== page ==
Author: SGCbearcub PM
Laby/HP Crossover.J/S & SS/HG: Snape never asked to be rescued. Sarah never asked for magic. Jareth doesn't generally ask, period. The Ministry should have remembered that, back when they assumed they won the Goblin Wars. Nothing is ever what it seems.Rated: Fiction M - English - Drama/Romance - Sarah & Hermione G. - Chapters: 20 - Words: 34,250 - Reviews: 332 - Favs: 343 - Follows: 453 - Updated: 03-15-09 - Published: 12-29-08 - id: 4751226
|A+ A- Full 3/4 1/2 Expand Tighten|
He told himself she wasn't his responsibility.
Sadly, habit did not agree. That, and the sure knowledge that Minerva was certain to blame him for this little contretemps. The old cat was a right hag when angry, and he had no desire to spend the rest of his life as a teacup.
His apprentice had actually had the gall to order him to chase after Miss Granger before Potter's little friend did something Severus Snape would regret. Not that he would. Regret it. It was none of his business if she chose to run back to Muggleville.
Unfortunately, he had recognized the look on the overly-wanded, bogle-infested Goblin Queen. No doubt she planned to nag him senseless until he gave in out of sheer desperation. Or hexed her morning pumpkin juice. Regrettably, there were certain immutable laws that protected apprentices. Even the annoying ones. He would have to take his revenge later.
Once he had assessed the safety issues involved.
By now, his missing Gryffindor would have discovered the safeguards the Ministry had instituted for the protection of the walking wounded. Charming his wand to find one wayward child was easy enough. Deciding the best way to approach a battle-fatigued witch would be something else.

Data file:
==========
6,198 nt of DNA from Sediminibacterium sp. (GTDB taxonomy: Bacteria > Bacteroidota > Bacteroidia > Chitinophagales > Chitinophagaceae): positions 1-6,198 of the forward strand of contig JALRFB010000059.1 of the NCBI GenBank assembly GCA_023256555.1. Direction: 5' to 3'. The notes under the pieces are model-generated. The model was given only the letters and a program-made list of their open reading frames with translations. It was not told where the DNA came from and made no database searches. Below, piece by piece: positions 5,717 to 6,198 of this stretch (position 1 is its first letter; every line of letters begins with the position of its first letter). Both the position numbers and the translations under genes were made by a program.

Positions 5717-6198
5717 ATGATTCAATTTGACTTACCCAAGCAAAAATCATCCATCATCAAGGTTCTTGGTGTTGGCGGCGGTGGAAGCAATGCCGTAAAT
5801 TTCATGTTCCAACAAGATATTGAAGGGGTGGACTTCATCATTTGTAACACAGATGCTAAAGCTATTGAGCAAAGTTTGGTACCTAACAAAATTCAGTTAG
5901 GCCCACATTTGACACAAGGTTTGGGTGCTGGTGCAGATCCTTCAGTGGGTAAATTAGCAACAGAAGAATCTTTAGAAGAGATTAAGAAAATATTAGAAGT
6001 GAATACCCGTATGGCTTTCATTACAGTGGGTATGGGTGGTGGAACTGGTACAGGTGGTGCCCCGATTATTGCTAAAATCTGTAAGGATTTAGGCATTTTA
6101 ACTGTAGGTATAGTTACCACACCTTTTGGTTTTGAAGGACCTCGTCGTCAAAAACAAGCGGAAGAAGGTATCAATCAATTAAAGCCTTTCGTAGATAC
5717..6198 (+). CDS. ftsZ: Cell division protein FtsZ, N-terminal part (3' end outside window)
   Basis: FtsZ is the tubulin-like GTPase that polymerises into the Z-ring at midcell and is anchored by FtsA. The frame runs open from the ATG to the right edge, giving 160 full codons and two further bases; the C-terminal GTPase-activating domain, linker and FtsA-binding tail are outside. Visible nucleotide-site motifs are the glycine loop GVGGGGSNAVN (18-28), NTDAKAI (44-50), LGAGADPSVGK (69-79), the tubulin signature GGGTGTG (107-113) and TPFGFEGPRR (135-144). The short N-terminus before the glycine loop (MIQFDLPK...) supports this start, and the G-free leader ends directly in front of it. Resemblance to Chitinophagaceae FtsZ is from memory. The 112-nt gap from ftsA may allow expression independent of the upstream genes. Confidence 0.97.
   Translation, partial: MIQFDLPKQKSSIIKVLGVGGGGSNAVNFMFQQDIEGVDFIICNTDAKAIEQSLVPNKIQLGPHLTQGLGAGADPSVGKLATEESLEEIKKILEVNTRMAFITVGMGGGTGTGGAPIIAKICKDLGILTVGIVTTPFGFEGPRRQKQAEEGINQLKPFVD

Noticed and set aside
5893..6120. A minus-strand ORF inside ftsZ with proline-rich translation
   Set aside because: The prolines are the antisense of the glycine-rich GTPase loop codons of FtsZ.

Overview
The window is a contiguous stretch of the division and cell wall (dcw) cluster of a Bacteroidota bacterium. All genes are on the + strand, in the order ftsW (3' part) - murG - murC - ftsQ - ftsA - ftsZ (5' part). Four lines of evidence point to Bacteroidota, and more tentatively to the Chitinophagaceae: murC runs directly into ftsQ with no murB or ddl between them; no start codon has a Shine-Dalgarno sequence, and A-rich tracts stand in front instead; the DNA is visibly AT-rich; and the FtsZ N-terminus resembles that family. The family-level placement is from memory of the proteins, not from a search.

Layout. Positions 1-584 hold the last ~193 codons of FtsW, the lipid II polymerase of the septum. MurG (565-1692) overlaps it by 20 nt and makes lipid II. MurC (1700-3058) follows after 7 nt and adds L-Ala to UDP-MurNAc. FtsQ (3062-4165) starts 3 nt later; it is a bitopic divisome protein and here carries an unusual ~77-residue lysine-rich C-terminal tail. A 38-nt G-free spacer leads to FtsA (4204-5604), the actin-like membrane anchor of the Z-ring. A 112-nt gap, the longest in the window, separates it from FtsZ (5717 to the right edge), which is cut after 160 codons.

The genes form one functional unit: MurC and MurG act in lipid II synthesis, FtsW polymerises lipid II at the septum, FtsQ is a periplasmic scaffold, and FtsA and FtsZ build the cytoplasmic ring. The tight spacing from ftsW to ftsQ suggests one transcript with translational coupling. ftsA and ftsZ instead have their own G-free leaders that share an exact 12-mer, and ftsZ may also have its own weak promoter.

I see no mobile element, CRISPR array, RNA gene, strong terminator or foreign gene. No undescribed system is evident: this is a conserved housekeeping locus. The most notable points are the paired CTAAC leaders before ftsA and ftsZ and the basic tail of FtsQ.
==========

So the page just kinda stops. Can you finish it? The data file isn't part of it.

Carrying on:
He finally found her sitting on a remote bench, next to the lake.
She must have sensed his approach.
"The Aurors wouldn't let me leave,"she said resentfully, without turning her head.
For once he agreed with the Ministry.
"Snapping your wand would have been more impressive had you snapped your back-up as well,"he said conversationally.
Then he dropped the pieces of her murdered wand in her lap.
He waited for the guilty flush. The embarrassed drop of the eyes as the enormity of what she had done made itself known. Instead, he found himself frowning when she fingered the jagged edges of her wand, then folded her hands in her lap.
"I don't have one,"she said finally.
Anger crept into his veins, a familiar sting when it came to this particular student.
Of course she didn't.
"You ran around chasing horcruxes with traceable wands?"
Her head jerked around, temper flaring in defense. "What else were we supposed to do? Anyone willing to sell one to us, would have been willing to sell us too. No one ever thought to show us how to make our own."
You should have stayed where you were supposed to, he wanted to shout. You should have trusted us to protect you.
But he didn't.